We’ve heard it for years: Don’t scrimp on your hiking boots. We’ll start with the facts. Each human foot has a whopping 26 bones, 33 joints, 107 ligaments, and 19 muscles and tendons. Knowing this, it’s no surprise that a quality shoe is a vital piece of gear in any hiker’s closet. After all, our footwear protects 25 percent of the total bones in our body! But how does a well-crafted hiking shoe anatomically help our performance on the trail? It all boils down to the support of the shoe. As a board-certified Orthopedic Physical Therapy Specialist, Joe Bryant deals with a highly active sports-based population through his work at Next Level Sports Performance in Golden, Colorado. According to Bryant, the benefits of hiking shoes stem back to our everyday footwear—or lack thereof. “Simplistically, pronation means increased mobility in our joints and includes a flattening of the inner arch,” Bryant explains. Some pronation is natural and is inherent in the act of walking. However, excessive pronation leads to excessive mobility, and this is when injuries can occur. “People at home often walk and function without shoes or with unsupportive shoes like flip-flops or worn-out sneakers,” Bryant says. This lack of support enables the excessive mobility referenced above. When these same individuals decide to hit the trails, their joints are more mobile than they should be on the uneven terrain. Should they choose to tackle the rocky singletrack without a supportive shoe, they are much more susceptible to injury than they would be while wearing the proper footwear. For long-distance hikers or backpackers, the effects of pronation do not end there. If you’ve heard the children’s song “Dem Bones,” then you already understand: The leg bone’s connected to the knee bone, The knee bone’s connected to the thigh bone, The thigh bone’s connected to the hip bone, Now shake dem skeleton bones! As we hike further on the trail, the simple stress caused by pronation continues to travel upwards. First, the excessive mobility can increase the rotation of the tibia (shinbone) which then affects the inside of the knee. The strain on the knee alters the alignment of our hips and pelvis, leading to back pain and other overuse injuries. In essence, our entire body is a chain of connectivity and one tweak can throw the whole system out of whack. Of course, preventing injuries is not the only benefit of supportive hiking shoes; they can also improve your body’s balance. “Our body has two main strategies for dealing with balance: ankle and hip strategies,” Bryant says. These strategies are the two main locations for where and how our joints adjust to balance challenges. According to Bryant, a less stable shoe increases the range of motion at the ankle, which then teaches individuals to be reliant on that joint for stability. In doing so, we decrease our core activation and hip strength. “When hikers wear a more stable shoe, the ankle still moves a bit, but not to the same extent,” Bryant says. “This allows for better alignment up the chain, more hip and core activation, and less proximal injury.” Maintaining ankle alignment also increases the advantage of the gluteus medius, one of the three main muscles found in our butt. Wearing a stable shoe allows our body to work efficiently and capitalize on this muscle rather than relying on our ankle or hip joints for balance. This keeps the chain running smoothly without overcompensation in any one area. Body mechanics aside, wearing quality protective footwear will always be a good idea while on the trail. Not only do hiking shoes offer the necessary traction to keep you on your feet, but they also protect you from the elements. Hiking shoes keep trail debris out and a waterproof shoe prevents moisture from soaking your feet. Maintaining dry feet is paramount on long hauls since damp skin can lead to wicked blisters and major discomfort. Until recently, the single complaint with waterproof shoes was that they did not “breathe” well in warmer climates. Hikers still ended up with clammy feet thanks to the excessive sweat that gathered in socks. After all, what is the point of keeping moisture out of your shoe if you’re just going to slosh around in pools of your own sweat? In 2014, the GORE-TEX brand launched GORE-TEX SURROUND® product technology to solve this very challenge. Their answer: the first durably waterproof and highly breathable shoes that kept water from penetrating in, while still allowing perspiration out in warm climates. This innovation combined GORE-TEX laminate and side ventilation outlets for a brand new sole construction. Bottom line: less moisture. And less moisture means a much happier hiker! The GORE-TEX SURROUND® product technology can be found in hiking footwear by brands such as La Sportiva, Mammut, Salewa, Scarpa, Treksta, and Zamberlan. To see GORE-TEX SURROUND® footwear styles and find a retailer go to http://www.gore-tex.com/surround. images by Will Rochfort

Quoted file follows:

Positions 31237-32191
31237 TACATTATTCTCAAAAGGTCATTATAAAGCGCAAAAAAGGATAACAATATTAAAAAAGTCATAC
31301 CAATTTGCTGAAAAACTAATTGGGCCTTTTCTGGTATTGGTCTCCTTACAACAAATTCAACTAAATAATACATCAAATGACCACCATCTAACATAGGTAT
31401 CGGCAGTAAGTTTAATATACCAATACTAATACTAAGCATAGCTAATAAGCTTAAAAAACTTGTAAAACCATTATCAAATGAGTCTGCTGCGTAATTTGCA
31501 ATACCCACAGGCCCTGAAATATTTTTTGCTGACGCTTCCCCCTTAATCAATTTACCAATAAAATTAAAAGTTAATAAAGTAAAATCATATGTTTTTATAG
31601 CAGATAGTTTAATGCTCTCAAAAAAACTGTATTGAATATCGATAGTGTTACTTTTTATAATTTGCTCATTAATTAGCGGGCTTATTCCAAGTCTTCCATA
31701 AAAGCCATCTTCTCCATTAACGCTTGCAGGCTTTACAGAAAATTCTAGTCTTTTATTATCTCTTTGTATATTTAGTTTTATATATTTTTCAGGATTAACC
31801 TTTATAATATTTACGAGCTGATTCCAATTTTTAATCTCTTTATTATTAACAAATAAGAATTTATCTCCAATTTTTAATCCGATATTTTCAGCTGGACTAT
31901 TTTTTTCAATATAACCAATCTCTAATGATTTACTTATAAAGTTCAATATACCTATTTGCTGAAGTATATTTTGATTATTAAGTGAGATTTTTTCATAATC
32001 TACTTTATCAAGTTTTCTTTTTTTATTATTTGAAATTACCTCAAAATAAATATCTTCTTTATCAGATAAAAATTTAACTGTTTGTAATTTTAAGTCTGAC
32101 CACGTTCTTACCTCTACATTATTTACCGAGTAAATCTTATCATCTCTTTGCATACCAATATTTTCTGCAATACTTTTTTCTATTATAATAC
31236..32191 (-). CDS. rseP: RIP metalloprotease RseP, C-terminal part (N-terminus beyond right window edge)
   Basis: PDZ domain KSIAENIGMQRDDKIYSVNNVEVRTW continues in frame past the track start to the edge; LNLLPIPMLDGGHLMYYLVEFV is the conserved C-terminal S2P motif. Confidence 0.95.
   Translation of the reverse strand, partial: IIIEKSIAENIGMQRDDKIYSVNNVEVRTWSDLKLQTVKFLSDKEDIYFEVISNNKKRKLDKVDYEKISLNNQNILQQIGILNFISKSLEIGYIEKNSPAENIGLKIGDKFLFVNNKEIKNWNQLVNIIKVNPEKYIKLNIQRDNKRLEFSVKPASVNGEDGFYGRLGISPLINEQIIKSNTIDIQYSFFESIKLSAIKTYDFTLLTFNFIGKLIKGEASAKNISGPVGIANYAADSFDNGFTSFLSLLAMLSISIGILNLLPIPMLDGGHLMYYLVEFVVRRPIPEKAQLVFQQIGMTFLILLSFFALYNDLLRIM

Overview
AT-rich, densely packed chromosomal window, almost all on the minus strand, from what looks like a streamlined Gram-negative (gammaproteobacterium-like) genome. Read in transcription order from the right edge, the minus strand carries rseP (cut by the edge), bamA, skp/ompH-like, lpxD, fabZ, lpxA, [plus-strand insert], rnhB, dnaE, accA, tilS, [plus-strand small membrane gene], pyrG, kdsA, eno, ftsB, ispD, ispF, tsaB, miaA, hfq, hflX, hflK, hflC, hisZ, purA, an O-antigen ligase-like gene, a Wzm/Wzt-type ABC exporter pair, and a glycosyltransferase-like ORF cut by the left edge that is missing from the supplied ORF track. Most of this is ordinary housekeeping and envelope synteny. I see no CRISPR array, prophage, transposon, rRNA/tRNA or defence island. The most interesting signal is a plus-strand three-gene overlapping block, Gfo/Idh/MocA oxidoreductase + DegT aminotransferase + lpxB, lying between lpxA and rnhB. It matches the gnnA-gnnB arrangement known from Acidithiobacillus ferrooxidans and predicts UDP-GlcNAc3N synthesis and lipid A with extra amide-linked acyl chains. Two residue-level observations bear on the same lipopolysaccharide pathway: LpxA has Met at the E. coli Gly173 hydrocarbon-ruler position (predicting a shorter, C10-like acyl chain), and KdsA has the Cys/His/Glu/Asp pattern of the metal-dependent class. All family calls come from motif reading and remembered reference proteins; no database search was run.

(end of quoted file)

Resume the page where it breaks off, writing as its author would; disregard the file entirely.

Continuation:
The human foot contains 25 percent of the total bones in our body. Hiking boots protect this majority by limiting pronation and minimizing anatomical strain.